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Study shows cane sugar, corn sweeteners have similar effects on appetite

alories they consumed in the beverage. People who drank any of the caloric beverages whether cane-sweetened cola, one of the high-fructose sweetened colas, or 1 percent milk consumed more total calories that day when both the beverage and lunch were taken into account. Researchers found no differences in how the four caloric beverages affected appetite and food intake.

"In terms of suppressing your appetite, a calorie from high-fructose corn syrup seems to be no different than a calorie from table sugar or a calorie from milk," explained Monsivais.

Much of the evidence that linked corn sweeteners with obesity came from animal-based metabolic studies using pure fructose. This study, on the other hand, used beverages sweetened with two types of high-fructose corn syrup: HFCS 55, which contains about 55 percent fructose and 45 percent glucose; and HFCS 42, which is about 42 percent fructose and 58 percent glucose. Sucrose also contains both glucose and fructose, bound together in a 1-to-1 ratio. However, the researchers found that for the sucrose in the beverages tested in this study, the bond between fructose and glucose is broken. Because of this, the authors suggest that the body does not readily discriminate between beverages sweetened with sucrose and those sweetened with HFCS 42 or 55.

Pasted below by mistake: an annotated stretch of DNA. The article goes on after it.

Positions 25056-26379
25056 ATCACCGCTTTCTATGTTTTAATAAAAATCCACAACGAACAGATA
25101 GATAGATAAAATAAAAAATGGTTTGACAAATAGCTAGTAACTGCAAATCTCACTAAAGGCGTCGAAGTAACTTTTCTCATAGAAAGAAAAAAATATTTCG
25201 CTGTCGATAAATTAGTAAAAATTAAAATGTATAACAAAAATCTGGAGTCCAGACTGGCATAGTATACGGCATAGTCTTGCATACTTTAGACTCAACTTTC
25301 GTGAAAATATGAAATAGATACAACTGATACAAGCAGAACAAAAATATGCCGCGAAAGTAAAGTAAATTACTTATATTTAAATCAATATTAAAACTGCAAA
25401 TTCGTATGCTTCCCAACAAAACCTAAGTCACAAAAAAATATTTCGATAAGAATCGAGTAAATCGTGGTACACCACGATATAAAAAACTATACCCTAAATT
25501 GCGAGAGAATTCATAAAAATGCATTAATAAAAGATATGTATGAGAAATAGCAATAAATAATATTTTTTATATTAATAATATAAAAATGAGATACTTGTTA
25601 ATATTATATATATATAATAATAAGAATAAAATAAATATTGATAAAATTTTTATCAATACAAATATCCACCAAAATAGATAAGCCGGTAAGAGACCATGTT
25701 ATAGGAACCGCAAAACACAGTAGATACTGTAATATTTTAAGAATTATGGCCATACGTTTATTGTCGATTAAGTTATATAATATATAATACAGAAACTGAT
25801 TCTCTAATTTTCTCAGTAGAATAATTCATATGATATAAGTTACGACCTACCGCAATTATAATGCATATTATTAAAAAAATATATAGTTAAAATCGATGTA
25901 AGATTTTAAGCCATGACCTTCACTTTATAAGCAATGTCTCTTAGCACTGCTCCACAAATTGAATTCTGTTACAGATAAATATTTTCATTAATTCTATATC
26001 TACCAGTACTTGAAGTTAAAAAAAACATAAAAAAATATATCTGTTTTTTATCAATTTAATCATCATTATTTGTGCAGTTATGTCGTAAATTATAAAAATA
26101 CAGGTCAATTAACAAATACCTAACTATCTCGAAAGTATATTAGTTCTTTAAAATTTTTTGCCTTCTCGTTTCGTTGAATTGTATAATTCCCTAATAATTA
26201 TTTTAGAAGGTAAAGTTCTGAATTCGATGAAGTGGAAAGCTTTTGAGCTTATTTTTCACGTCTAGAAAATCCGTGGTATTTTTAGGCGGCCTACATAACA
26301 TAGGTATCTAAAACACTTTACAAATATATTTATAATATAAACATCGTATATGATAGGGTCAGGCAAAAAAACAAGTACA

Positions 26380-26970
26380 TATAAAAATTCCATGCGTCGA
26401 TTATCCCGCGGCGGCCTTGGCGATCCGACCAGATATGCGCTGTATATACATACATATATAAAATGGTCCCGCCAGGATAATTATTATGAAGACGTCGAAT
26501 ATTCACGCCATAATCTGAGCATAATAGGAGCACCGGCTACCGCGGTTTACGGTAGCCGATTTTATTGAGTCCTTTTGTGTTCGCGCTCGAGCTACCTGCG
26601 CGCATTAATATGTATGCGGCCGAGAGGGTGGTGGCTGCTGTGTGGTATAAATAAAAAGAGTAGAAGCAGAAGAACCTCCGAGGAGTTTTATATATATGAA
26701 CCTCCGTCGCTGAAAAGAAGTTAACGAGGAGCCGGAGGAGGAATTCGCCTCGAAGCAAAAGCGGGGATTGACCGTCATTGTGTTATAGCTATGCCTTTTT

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Contact: Justin Reedy
jreedy@u.washington.edu
206-685-0382
University of Washington
10-Jul-2007


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